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Information for property owners

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Each project generally progresses through several phases, which can take several years. These pages set out the general planning phases for each project.

The process can begin with the identification of a corridor study area. After technical investigations and engagement with stakeholders, property owners and the community, the process continues to route protection and Notices of Requirement.

Route protection information
Notices of Requirement process

The route protection stage provides landowners with certainty as to whether their property is impacted.

Note that Te Tupu Ngātahi is responsible for the planning phases of the project only. Timelines for funding and delivery mechanisms for future phases including construction are yet to be confirmed.

What is a corridor study area?

A corridor study area is the area of land identified for where a new future transport project could be located. The study areas are typically much wider than the final requirements for that of a new transport route.

Once a study area has been identified, we need to undertake detailed investigations before we can start to narrow down the area and understand the impacts on any individual properties.

Part of these investigations include meeting with property owners to understand how they use the land and any other characteristics or issues we should be aware of (e.g if the land is used for a specific purpose, any special features of the land).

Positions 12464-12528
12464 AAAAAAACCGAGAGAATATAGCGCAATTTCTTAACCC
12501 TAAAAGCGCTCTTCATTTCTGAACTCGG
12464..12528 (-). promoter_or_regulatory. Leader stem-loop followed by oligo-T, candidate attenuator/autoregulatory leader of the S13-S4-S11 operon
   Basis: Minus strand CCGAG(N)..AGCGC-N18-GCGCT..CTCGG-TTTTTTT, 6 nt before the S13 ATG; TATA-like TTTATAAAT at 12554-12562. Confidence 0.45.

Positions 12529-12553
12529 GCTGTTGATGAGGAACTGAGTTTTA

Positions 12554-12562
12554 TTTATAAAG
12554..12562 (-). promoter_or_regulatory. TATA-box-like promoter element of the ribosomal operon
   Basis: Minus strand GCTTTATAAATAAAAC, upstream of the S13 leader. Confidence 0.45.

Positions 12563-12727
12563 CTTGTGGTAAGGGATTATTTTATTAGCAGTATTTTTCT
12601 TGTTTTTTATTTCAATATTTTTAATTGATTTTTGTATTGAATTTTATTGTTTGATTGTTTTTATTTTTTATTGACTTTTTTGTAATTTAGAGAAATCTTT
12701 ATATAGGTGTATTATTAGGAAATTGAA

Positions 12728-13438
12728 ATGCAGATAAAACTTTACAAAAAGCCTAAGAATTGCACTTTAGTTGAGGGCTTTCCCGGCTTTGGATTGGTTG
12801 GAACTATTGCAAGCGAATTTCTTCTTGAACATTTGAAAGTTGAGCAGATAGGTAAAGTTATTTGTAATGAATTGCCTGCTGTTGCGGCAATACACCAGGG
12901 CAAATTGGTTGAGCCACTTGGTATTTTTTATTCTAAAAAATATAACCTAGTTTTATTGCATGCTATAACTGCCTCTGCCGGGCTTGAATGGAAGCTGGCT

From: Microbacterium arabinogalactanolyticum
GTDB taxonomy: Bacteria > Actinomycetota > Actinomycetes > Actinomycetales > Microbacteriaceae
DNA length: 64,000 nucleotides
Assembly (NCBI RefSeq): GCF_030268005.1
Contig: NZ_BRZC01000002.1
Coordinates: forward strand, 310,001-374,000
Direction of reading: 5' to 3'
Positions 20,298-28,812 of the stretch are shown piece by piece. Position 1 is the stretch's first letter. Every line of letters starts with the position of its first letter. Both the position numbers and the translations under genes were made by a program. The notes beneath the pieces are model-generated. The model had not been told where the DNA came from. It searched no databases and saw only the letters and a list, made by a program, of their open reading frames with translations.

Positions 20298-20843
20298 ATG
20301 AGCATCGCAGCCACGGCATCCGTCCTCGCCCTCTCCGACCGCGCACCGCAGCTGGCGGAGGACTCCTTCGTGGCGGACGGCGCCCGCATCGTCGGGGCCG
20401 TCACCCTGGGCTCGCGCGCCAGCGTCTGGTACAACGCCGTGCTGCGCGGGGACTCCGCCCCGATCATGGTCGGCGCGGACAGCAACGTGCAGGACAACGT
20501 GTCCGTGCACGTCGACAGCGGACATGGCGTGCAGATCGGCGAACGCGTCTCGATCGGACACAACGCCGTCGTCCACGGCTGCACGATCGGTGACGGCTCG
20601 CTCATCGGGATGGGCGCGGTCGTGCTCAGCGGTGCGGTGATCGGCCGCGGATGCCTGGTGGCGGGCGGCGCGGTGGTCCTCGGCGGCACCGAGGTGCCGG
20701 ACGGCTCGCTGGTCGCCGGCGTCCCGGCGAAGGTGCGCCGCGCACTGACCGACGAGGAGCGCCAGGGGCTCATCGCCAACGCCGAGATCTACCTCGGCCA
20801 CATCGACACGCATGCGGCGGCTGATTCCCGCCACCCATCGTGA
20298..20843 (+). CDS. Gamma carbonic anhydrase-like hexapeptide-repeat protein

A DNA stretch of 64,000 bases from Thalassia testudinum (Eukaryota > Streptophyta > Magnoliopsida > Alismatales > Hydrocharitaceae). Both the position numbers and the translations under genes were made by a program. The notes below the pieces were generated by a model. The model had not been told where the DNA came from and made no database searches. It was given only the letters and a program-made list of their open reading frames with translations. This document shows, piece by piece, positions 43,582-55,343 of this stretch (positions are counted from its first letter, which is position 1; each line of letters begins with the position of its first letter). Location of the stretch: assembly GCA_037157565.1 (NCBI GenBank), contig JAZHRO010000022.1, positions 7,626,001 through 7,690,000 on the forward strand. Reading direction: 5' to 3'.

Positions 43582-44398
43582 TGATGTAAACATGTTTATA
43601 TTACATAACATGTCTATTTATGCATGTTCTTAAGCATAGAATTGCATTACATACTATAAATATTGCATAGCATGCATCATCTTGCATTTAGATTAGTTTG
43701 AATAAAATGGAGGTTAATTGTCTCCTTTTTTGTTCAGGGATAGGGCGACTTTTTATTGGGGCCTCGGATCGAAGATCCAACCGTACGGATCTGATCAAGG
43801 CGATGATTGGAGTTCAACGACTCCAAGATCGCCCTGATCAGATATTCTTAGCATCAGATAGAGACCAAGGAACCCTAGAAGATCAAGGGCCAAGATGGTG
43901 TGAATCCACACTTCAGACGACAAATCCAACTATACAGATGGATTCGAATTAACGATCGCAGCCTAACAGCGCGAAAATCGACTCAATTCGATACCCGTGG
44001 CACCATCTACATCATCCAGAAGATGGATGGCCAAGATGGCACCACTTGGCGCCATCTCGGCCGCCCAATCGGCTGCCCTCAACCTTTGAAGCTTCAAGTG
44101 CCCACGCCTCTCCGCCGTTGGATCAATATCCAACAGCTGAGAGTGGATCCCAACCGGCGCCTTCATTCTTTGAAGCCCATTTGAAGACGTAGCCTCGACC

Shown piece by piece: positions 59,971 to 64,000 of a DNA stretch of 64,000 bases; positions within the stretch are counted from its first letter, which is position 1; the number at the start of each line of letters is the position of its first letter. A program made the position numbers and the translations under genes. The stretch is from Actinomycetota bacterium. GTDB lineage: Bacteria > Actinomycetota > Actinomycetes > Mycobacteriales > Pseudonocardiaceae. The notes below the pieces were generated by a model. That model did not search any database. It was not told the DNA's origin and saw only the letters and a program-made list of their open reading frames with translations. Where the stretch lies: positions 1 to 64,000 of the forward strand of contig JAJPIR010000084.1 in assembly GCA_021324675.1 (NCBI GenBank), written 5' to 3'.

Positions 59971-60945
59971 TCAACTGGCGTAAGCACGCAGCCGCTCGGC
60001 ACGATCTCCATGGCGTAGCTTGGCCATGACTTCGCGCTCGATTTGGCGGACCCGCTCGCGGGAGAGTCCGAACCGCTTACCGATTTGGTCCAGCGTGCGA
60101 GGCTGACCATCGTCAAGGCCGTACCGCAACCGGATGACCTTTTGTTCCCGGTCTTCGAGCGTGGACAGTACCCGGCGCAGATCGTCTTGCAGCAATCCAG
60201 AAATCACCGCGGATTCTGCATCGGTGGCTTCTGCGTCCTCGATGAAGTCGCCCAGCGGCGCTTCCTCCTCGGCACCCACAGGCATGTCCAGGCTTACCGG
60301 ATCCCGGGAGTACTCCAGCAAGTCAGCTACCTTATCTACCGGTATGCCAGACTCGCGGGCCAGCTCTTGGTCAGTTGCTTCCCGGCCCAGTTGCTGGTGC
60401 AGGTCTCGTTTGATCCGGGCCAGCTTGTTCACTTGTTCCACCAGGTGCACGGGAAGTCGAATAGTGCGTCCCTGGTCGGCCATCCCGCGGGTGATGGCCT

We also need to understand the environmental effects, such as possible ecological, noise or visual impacts. We look at how these can be avoided, minimised or mitigated. We may need to undertake non-intrusive site walkovers to do this and if this needs to occur, we’ll seek the permission of landowners first.

Corridor study areas

It is generally expected that the new routes will be located somewhere within the study area, unless detailed investigations, including geotechnical studies, necessitate changes. Factors that will be considered when locating the transport route include:

  • Environmental (e.g significant ecological areas, watercourses and wetlands)
  • Topography
  • Stormwater treatment
  • Connections to existing transport network
  • Road geometry and transport corridor facilities
  • Land ownership
  • Legal requirements

Diagram showing the corridor study area and transport route

What happens next?

Once the corridor study area has been refined, a preferred route is submitted as part of a Detailed Business Case to Auckland Transport and Waka Kotahi NZ Transport Agency for approval.

Following endorsement, the projects proceed to the route protection phase.

Route protection information